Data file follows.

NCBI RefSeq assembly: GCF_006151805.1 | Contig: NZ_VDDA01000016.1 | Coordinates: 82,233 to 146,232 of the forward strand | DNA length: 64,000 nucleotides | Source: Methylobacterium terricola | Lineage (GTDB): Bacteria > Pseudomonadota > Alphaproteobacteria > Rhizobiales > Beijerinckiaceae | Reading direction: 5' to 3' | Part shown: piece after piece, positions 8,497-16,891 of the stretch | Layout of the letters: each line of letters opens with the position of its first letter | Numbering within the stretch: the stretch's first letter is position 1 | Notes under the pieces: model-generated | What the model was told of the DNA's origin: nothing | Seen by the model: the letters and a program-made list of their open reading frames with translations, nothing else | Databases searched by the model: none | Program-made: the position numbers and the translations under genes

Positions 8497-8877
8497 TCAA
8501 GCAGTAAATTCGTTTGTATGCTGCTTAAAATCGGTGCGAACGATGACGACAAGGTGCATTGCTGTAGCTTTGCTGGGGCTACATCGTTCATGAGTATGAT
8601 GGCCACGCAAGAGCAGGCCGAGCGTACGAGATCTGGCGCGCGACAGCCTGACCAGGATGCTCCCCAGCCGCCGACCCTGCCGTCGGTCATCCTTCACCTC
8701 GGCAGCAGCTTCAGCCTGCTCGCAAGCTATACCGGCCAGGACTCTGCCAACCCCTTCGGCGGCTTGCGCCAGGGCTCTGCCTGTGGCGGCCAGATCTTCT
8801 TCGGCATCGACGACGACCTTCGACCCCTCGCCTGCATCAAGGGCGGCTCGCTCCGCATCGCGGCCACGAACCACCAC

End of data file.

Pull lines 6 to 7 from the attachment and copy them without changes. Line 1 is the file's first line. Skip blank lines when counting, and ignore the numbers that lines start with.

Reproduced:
8701 GGCAGCAGCTTCAGCCTGCTCGCAAGCTATACCGGCCAGGACTCTGCCAACCCCTTCGGCGGCTTGCGCCAGGGCTCTGCCTGTGGCGGCCAGATCTTCT
8801 TCGGCATCGACGACGACCTTCGACCCCTCGCCTGCATCAAGGGCGGCTCGCTCCGCATCGCGGCCACGAACCACCAC